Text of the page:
Though her subsequent releases never outdid the first, she remained a prominent artist on the Columbia
roster until the Depression.
Bessie Smith's records were invariably made in New York, where optimal studio conditions prevailed and where the broad
resonance of her magnificent voice could best be captured. She rarely used more than two or three musicians to back her; often
she and Walker were satisfied with simple piano accompaniments, which allowed minimum distraction from her singing. Still,
her best efforts usually involved larger groups, mostly drawn from Fletcher Henderson's orchestra. Cornetists Joe Smith and Louis Armstrong provided memorable second voices on the few songs they played on.; trombonist Charlie Green was an exceptionally fine blues soloist in Henderson's band and on his numerous accompaniments for Bessie Smith, who on one
occasion even paid tribute to him with the song "Trombone Cholly". Green and Joe Smith also participated in a unique 1927
session devoted exclusively to Tin Pan Alley tunes; the Bessie Smith versions of "Alexander's Ragtime Band", "After You've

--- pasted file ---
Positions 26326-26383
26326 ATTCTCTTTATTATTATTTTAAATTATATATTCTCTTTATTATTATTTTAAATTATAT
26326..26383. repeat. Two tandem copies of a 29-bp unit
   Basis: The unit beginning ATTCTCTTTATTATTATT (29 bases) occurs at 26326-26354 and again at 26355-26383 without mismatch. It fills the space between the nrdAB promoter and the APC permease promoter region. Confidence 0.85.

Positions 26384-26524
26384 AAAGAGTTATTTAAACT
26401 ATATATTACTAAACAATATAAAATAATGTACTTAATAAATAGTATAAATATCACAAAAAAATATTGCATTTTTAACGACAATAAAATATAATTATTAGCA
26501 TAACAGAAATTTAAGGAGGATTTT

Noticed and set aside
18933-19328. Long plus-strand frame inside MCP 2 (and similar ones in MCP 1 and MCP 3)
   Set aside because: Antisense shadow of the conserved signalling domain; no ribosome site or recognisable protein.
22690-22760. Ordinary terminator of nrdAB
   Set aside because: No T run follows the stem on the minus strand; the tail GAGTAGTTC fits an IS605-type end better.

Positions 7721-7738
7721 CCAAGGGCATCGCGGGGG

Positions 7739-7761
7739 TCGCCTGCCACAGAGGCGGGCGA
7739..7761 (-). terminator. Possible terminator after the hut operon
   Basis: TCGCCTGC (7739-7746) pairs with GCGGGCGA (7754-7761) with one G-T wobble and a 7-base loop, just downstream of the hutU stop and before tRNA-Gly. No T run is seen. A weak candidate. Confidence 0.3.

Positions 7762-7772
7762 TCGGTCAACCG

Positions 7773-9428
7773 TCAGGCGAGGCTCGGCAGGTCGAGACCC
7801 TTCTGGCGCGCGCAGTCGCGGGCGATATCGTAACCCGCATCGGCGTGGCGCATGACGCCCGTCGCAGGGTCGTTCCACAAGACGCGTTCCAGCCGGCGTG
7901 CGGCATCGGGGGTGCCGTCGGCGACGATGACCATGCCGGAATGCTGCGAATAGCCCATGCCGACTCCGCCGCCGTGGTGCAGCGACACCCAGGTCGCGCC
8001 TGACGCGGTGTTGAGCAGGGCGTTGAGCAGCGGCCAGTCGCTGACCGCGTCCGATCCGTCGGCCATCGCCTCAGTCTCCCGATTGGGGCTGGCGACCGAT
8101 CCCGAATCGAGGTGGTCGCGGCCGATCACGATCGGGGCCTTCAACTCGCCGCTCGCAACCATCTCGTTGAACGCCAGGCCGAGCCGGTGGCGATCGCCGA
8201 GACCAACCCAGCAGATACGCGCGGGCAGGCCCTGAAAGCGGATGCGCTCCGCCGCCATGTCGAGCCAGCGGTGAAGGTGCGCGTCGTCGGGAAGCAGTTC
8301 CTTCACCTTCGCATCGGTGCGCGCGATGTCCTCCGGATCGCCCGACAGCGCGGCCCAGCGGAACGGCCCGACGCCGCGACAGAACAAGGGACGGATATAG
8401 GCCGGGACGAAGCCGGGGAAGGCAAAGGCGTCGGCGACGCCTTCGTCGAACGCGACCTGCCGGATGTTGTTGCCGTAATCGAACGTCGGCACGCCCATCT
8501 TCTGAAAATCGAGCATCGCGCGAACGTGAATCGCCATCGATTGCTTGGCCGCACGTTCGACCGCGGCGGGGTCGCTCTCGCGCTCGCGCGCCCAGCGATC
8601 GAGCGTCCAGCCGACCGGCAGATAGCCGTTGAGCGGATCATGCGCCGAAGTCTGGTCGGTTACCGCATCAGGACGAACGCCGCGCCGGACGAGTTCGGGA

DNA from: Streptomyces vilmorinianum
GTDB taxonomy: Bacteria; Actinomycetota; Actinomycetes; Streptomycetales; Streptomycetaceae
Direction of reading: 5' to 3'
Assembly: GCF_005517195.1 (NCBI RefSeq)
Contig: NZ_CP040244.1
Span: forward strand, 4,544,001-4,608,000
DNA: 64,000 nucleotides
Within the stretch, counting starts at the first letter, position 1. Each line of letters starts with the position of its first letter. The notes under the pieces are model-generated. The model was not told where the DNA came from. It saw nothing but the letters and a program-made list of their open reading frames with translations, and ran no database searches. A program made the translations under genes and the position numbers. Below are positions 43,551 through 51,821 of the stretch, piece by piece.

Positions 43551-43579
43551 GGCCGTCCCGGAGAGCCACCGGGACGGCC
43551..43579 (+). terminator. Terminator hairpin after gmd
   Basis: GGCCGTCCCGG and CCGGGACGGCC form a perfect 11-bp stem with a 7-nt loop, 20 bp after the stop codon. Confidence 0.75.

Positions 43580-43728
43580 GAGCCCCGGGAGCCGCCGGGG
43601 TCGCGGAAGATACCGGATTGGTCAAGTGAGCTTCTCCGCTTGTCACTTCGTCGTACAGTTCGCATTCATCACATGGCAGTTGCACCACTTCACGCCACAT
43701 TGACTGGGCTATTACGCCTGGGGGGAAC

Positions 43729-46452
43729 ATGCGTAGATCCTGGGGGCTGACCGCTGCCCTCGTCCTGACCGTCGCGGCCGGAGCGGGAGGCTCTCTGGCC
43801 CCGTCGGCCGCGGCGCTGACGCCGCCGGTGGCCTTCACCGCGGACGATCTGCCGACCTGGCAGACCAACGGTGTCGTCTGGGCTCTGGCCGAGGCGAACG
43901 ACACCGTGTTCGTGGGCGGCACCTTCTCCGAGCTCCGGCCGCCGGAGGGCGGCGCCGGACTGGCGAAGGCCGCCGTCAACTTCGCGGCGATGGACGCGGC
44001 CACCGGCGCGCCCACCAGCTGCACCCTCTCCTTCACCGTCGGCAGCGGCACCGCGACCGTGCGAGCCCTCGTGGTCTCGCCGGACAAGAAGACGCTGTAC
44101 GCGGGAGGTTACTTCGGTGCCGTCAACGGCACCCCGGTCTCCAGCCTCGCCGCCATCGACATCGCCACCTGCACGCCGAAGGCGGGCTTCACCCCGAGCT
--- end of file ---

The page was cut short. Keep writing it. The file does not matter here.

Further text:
Gone", and "There'll Be A Hot Time In The Old Town Tonight" remains definitive and unsurpassed.
On other occasions her records are flawed by plodding accompaniments and funereal tempos, designed to give her powerful
voice maximum leeway. Presumably, this kind of delivery worked well in live performance situations, when she performed without
microphones in large halls, and musicians of the calibre of clarinetists Bob Fuller and Abraham Wheat or pianists Porter Grainger
Fred Longshaw were sufficient for the understated backings required. But on records these men fare poorly and are heard
all too well. Smith's best records tend to be those with capable musicians who were better able to support her while providing
interesting moments on their own.
Bessie Smith succeeded in part because she masterfully straddled the line between vaudeville and the blues, drawing on
rural black vocal style to enhance material that sounded perfunctory by comparison when performed by her stage-oriented contemporaries.
|"Ma" Rainey seen with her Georgia band, Georgia Tom, piano
Gertrude Pridgett "Ma" Rainey had worked the stage, too, with the carnivals, minstrel shows, and tent shows that were